Santa Maria del Tiglio: Roman Origins
The church stands on what is known as the ''sacred area" of Gravedonna, which also includes the nearby parish of St. Vincent, the latter characterized by a remarkable Romanesque crypt. Probably this was a place of worship in Roman times and the church was perhaps used as a pagan temple. It was mentioned for the first time as a baptistery, dedicated to St. John the Baptist in the Annals of Fulda, that documents a miraculous fresco, depicting the Adoration of the Magi, which for two days shone with its own light.
When one enters the church, prayer comes spontaneously. The absence of colour does not make a negative impression, in fact in an era like ours where everything is a pretext for painting, one realizes how homely and friendly the stone can be. After having sung, the stone suddenly colours and communicates through the XIV and XV century frescos in which we recognize the cycles of: "St. John the Baptist" and "The Wise Men", a "Crucifix" and a "Holy Trinity", "The Adoption of the Wise Men", an episode of the "Life of St. Julian", "The Holy Virgin between St. Nicholas and another Saint", "St. Gothard", "St. Stephen", "St. Christopher".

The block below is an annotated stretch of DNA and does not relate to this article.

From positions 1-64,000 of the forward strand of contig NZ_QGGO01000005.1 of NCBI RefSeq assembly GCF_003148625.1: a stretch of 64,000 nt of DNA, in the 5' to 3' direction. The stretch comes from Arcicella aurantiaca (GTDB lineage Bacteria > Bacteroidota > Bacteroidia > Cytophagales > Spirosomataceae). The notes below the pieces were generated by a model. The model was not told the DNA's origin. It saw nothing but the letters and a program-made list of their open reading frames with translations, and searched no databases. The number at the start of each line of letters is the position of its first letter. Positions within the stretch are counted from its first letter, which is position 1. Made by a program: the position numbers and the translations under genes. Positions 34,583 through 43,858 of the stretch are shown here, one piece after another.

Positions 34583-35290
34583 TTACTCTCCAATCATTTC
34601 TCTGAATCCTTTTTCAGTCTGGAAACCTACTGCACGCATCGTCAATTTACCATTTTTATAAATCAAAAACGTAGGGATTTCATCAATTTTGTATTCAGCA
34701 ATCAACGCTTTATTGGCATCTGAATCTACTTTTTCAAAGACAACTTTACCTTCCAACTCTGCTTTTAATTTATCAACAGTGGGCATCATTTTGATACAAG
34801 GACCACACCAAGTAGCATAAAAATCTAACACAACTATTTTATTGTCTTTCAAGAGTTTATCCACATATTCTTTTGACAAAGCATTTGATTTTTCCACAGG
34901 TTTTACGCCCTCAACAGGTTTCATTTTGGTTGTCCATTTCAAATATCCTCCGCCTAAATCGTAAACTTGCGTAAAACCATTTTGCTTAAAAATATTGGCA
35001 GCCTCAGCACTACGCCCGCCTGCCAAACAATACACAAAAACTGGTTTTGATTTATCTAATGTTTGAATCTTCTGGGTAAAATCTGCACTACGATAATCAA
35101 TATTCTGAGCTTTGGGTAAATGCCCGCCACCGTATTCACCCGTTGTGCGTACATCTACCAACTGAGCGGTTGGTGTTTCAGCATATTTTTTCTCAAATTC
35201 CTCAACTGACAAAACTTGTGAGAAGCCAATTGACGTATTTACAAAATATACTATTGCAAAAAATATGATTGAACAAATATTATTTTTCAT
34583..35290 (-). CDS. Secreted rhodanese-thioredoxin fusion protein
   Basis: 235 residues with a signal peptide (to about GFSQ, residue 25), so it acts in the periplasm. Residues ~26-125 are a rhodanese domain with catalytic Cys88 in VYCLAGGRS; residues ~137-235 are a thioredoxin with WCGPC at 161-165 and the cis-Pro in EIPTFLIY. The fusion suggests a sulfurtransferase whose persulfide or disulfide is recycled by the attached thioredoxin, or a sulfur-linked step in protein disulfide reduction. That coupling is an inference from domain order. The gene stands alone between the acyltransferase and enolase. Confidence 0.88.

Also of great iconographic interest is the fresco of "The Day of Judgement", with Giottesque traces to be seen. Below, the denomination of the seven vices and seven virtues, seems to show in the two groups of people above, the condemnation of Christ Judge whilst Jerusalem is represented by the village of Gravedona.